Longitarsus jacobaeae
Insect: Beetle (Coleoptera: Chrysomelidae)
ragwort flea beetle


Origin: The beetle was first found in Italy and was natively distributed in Eurasia (1). The beetle is most commonly found north of the Mediterranean to southern Scandinavia and also from eastern China to Ireland (2).

Life Cycle:
        Overwintering state: Mostly larvae, but sometimes adult (1).
        Egg Stage: Eggs are laid around the roots of the weed (2). They are very small, less than 1 mm in diameter, and white (1), but grow darker in color as time progresse (2).
        Larval Stage: Larvae are 2 to 4 mm long (1). They hatch after about two weeks and feed on the roots (2).
        Pupal Stage: Pupa are white and about 2 to 4 mm long. The larvae pupate in the soil during the spring (1).
        Adult Stage: Longitarsus jacobaeae adults are 2-4 mm long and females are usually about 1 mm longer than males. They are light brown in color and their back legs are used for hopping (1,2). The adults come out in the spring, rest during the summer, and mate during the fall (1). The females can lay 1000 eggs but normally lay about 500 (2).

Damage to Host: Longitarsus jacobaeae attack the weed Senecio jacobaea, commonly known as tansy ragwort. Adults feed on the rosettes and the leaves, causing a holed appearance. The larvae eat the roots (1).

Host Impact: The beetle is a highly effective way to control the tansy ragwort.  In most places where released, Longitarsus jacobaeae have been able to control the weed quite successfully.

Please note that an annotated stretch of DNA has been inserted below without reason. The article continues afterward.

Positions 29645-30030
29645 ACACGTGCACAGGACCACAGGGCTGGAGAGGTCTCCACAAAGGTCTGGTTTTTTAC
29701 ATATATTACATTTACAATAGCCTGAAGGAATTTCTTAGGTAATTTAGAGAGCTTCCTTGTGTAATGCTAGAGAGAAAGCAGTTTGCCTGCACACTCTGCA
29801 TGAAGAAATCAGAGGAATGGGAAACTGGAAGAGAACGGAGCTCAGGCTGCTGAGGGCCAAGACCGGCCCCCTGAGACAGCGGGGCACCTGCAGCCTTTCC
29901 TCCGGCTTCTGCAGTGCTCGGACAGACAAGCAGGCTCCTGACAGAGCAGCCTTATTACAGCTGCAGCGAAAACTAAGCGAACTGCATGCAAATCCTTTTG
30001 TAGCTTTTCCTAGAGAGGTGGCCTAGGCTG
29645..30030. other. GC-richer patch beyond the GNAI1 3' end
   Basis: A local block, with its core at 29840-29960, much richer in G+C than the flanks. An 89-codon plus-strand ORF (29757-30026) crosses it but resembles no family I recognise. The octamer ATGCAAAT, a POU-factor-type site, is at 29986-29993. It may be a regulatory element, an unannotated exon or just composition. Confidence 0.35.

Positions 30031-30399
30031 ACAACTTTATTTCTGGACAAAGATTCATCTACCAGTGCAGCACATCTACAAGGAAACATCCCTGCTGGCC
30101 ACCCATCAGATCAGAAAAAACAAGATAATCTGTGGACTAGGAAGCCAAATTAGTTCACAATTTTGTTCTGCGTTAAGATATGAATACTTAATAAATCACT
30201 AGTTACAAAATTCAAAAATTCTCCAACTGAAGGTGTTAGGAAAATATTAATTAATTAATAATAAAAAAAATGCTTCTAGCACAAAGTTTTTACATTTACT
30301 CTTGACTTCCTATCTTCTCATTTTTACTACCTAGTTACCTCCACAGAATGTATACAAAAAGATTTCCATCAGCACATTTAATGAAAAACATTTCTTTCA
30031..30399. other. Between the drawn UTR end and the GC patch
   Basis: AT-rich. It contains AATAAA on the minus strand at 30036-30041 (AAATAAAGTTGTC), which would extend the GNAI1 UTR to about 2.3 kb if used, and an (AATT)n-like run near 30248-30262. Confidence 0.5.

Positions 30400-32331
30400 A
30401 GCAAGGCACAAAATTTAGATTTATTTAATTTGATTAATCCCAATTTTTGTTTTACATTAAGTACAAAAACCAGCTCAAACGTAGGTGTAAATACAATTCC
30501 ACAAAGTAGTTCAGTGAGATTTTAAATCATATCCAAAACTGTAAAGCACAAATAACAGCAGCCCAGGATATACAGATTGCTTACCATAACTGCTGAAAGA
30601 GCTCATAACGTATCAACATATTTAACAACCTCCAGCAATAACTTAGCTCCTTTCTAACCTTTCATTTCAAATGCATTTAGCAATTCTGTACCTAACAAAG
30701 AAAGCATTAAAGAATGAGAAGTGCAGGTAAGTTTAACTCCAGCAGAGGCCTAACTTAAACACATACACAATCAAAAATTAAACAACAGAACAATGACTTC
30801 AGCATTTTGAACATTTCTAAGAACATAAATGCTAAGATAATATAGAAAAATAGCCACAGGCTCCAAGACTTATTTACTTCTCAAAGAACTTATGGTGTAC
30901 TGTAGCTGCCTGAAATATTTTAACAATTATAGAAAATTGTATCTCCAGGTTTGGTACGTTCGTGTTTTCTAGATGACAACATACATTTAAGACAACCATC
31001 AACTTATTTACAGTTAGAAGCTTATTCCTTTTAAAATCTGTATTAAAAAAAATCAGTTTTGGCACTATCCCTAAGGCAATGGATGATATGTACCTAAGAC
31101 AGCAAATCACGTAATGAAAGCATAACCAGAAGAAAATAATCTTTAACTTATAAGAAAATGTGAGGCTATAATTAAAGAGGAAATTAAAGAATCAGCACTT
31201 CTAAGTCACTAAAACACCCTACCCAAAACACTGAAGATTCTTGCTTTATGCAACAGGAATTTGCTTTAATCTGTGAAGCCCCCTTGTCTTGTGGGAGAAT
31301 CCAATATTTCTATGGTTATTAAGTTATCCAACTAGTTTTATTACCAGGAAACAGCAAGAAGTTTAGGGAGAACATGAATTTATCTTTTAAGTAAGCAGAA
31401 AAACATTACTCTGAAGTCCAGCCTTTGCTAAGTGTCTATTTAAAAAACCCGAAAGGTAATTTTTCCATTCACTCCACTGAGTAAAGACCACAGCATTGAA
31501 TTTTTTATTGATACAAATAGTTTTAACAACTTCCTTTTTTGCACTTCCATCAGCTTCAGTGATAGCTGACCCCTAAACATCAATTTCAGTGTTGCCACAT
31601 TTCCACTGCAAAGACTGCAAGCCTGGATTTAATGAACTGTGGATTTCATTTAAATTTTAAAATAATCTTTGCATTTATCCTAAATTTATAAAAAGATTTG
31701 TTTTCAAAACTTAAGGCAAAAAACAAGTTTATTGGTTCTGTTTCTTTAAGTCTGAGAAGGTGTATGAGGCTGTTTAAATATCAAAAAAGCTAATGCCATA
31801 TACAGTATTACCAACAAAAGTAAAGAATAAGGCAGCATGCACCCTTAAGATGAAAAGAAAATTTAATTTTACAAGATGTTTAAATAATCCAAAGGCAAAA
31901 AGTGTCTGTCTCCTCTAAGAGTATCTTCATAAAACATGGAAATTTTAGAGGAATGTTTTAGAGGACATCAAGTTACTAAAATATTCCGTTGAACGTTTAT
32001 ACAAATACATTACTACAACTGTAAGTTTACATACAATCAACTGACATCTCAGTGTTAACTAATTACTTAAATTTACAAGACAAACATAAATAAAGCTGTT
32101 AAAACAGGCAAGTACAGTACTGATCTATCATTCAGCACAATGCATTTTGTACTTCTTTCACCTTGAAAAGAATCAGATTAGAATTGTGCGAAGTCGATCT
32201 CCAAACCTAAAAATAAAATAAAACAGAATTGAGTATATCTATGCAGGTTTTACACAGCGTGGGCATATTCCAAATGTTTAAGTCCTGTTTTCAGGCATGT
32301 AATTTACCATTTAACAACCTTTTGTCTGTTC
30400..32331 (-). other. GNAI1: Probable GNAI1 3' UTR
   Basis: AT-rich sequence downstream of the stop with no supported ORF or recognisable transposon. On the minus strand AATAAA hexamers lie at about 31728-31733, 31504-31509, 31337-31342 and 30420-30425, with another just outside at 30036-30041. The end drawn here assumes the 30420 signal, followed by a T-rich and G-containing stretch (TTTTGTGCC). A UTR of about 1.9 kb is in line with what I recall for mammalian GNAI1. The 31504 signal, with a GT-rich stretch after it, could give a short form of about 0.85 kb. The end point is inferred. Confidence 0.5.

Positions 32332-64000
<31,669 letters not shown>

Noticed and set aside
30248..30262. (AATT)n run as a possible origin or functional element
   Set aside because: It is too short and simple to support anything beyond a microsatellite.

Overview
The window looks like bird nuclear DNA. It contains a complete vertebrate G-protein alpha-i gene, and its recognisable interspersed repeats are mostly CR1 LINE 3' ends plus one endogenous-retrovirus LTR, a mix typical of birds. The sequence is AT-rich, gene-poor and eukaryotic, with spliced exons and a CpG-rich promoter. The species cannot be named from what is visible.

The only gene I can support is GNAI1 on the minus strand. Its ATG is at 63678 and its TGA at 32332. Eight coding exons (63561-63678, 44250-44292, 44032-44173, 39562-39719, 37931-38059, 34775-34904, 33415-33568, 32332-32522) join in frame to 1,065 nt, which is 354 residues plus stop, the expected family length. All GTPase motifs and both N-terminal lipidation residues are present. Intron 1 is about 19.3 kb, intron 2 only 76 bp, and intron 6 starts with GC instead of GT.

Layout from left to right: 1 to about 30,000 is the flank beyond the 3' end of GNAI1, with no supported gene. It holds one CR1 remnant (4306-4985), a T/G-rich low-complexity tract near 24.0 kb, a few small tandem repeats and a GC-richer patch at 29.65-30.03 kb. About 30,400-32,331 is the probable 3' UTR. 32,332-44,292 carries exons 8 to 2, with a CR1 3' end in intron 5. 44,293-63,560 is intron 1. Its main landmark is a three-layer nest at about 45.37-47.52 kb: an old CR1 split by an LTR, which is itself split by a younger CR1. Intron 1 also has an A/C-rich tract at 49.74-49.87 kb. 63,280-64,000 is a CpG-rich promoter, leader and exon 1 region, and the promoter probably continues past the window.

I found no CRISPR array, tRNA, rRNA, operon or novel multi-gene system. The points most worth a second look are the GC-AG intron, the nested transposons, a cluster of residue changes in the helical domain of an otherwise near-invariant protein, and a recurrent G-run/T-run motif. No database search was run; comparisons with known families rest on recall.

Root feeding by the larvae have the largest impact on the plant (1).

Favorable Release Habitats: Longitarsus jacobaeae favor open pastures. They struggle in areas that are prone to flooding, have lots of shade, or are at elevations over 800 m (2,640 ft.) (1)

How and Where to Collect, Transport, and Release: The easiest stage to transport these beetles is in the adult stage in groups of 100 to 500. It is best to collect the adults in October and November. After collection, adults should be kept cool and dry and have plant material in order for survival. With these conditions they should survive for a few weeks. Also, tissue paper is necessary for the beetles to crawl on, or else they will wear themselves out too fast. The insects will bump into each other often when they are in large numbers without a sufficient amount of tissue paper (1).

How to Redistribute Once Established: The best way to redistribute is to vacuum or sweep net the adults from the rosettes and to distribute them in a climate similiar to the one they were taken from (2).

How and Where to Purchase: At the Biological Control of Weeds Pricing website, you can purchase 105 insects for $75 (3).

Remarks: In the state of California, the ragwort flea beetle has been very successful in diminishing the tansy ragwort weed. The insect has almost completely stopped the weeds from flowering in many places (1).

1. Lethbridge Research Centre Established Biocontrol Agent
2. Systematic Names - Longitarsus jacobaeae
3. Biological Control of Ragwort in Victoria
4. Tansy Ragwort in British Columbia
5. Noxious Weed IVM Guide - Tansy Ragwort
6. Biocontrol Agents of Tansy Ragwort
7. Biological Control of Weeds Pricing
8. Measuring the Consumption Rates of Longitarsus jacobaeae
9. Biocontrol of Ragwort
10. Hiking with Chelle in Tansy Ragwort

Literature Cited:

1.) Rees, Normanl, et. al., Ed., Biological Control of Weeds in the West, Western Society of Weeds Science, in Cooperation With USDA ARS, MT Department of Ag, and MT State Univ., Color World Printers, Bozeman MT, Feb., 1996.

2.) Harris, P. Lethbridge Research Centre Established Biocontrol Agent. [Online] Available: http://res2.agr.ca/lethbridge/weedbio/agents/alongflv.htm Last modified December 28, 2000

3.) Biological Control of Weeds, Inc., 1418 Maple Drive, Bozeman, MT 59715. Phone: 406-586-5111. Fax: 406-586-1679. Email:  bugs@bio-control.com [Online] Available:
http://www.bio-control.com/pricing.asp 2001

By: Anna Marx  1/14/02

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